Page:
If you’re in the NYC-area and in need of new glasses or sunglasses, I highly recommend you check out 10/10 Optics. It’s one of my favorite local style resources!
Does any of the following sound like you?
If the answer to any of these questions is yes, then it’s likely time for a style upgrade.
Updating your style can include anything from a complete wardrobe and grooming overhaul to simply adding a handful of outfits to your closet. It all depends on your particular needs.
There are 3 routes you can take to achieving your upgrade:
1) DIY – Look through magazines and at blogs and earmark guys with styles who you like. Make a list of the individual elements of their looks that appeal to you specifically. Put that list in order of priority (you don’t want to try everything new all at once, or you could go down the path of fashion victim). This list may also be affected by your budget, i.e., if what you like is going to be very expensive, say a certain type of suit, that may need to go lower on the list than something less pricey like trying out some cool patterned socks. Make your way down the list incorporating one new element every few weeks. You can also check out this piece on how to define your personal style if you’re unsure even of what appeals to you.
2) Semi-Assisted – There are online courses which can teach you how to become self-sufficient with styling yourself with varying levels of individual help. You can check out my courses Next Level Style and What Looks Good on You and see if those resonate for you. Many of these courses (including mine) offer satisfaction guarantees and are therefore completely risk-free to try.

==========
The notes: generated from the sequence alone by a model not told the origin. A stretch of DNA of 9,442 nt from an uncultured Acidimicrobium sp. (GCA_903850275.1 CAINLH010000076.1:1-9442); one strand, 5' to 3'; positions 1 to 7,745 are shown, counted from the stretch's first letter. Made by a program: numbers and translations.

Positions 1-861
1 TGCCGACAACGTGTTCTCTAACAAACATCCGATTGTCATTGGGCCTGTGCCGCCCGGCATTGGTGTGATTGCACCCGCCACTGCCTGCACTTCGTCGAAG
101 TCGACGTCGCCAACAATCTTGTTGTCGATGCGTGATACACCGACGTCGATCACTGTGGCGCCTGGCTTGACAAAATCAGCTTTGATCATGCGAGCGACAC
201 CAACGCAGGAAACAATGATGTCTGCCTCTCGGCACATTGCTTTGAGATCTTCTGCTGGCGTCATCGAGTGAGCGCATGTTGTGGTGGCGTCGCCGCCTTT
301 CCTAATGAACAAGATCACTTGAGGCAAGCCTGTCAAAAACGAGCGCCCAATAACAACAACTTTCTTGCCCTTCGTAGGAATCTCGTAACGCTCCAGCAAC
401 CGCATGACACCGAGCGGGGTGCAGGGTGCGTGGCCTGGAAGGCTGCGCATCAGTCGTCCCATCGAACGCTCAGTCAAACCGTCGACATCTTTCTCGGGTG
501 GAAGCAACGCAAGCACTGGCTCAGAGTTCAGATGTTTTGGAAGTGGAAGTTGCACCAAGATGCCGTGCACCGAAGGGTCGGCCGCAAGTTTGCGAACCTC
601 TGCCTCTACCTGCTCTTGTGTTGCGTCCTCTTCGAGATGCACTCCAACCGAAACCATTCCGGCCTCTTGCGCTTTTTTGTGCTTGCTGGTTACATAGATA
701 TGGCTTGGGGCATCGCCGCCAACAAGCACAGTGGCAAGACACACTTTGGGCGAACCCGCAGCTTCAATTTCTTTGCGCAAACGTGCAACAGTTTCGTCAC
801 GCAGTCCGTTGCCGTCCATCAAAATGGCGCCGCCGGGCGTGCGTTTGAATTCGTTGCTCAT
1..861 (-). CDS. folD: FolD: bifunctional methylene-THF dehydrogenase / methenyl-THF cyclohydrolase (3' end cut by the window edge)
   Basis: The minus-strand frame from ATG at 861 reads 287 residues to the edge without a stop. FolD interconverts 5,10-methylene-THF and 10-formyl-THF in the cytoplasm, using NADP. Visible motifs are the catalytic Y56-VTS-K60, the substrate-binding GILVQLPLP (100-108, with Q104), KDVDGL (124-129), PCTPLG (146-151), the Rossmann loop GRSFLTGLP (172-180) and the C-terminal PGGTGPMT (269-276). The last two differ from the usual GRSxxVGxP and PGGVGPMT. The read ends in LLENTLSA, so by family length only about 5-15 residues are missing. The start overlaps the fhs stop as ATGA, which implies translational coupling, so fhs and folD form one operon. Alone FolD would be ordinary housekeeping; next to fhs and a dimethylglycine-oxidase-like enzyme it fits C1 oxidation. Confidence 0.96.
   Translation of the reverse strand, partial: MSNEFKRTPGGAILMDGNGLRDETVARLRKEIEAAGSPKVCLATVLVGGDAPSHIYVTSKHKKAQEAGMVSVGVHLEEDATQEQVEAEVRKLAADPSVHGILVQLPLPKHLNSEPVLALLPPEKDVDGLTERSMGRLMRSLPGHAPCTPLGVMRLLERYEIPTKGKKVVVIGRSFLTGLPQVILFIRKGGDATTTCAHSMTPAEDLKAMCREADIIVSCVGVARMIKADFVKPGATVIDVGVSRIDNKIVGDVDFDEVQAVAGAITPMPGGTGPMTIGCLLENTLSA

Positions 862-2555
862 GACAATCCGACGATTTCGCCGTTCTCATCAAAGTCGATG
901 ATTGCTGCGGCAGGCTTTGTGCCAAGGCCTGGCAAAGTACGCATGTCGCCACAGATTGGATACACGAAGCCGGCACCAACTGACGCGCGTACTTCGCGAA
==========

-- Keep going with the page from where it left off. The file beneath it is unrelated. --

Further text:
3) Fully-Assisted – Find an image or style consultant to help you one-on-one. Working with someone who is seasoned and knows what he or she is doing is a serious financial investment (my average client spends several thousand dollars to work with me). I would also highly recommend working with someone who specializes in consulting for men. You want someone who lives and breathes this stuff, and in my experience many image consultants who work with both men and women only work with men a small fraction of the time and therefore aren’t necessarily on top of the menswear market. Do a google search for “men’s image consultant/style consultant/personal stylist/personal shopper [where you live]” and see what comes up. You can also go to AICI.org and check their listings for accredited image consultants in your area.
You should be able to tell pretty quickly from the person’s website if they’re the right fit for you. The aesthetic of their website is a direct reflection of his or her taste, which, given the visual nature of the business, is key. If you can’t find anyone you like in your area, then look for someone who does online consultations, and you might also consider traveling. I’ve had people fly coast-to-coast to work with me, and it makes sense if you think about it: the amount of money you spend on airfare and hotel could very possibly equal the amount of money you spend on mistake shopping purchases if you choose with the wrong consultant just because he or she is located near you. If it’s in your budget, you may also consider flying the consultant in to see you. It’s certainly more convenient if you can swing it.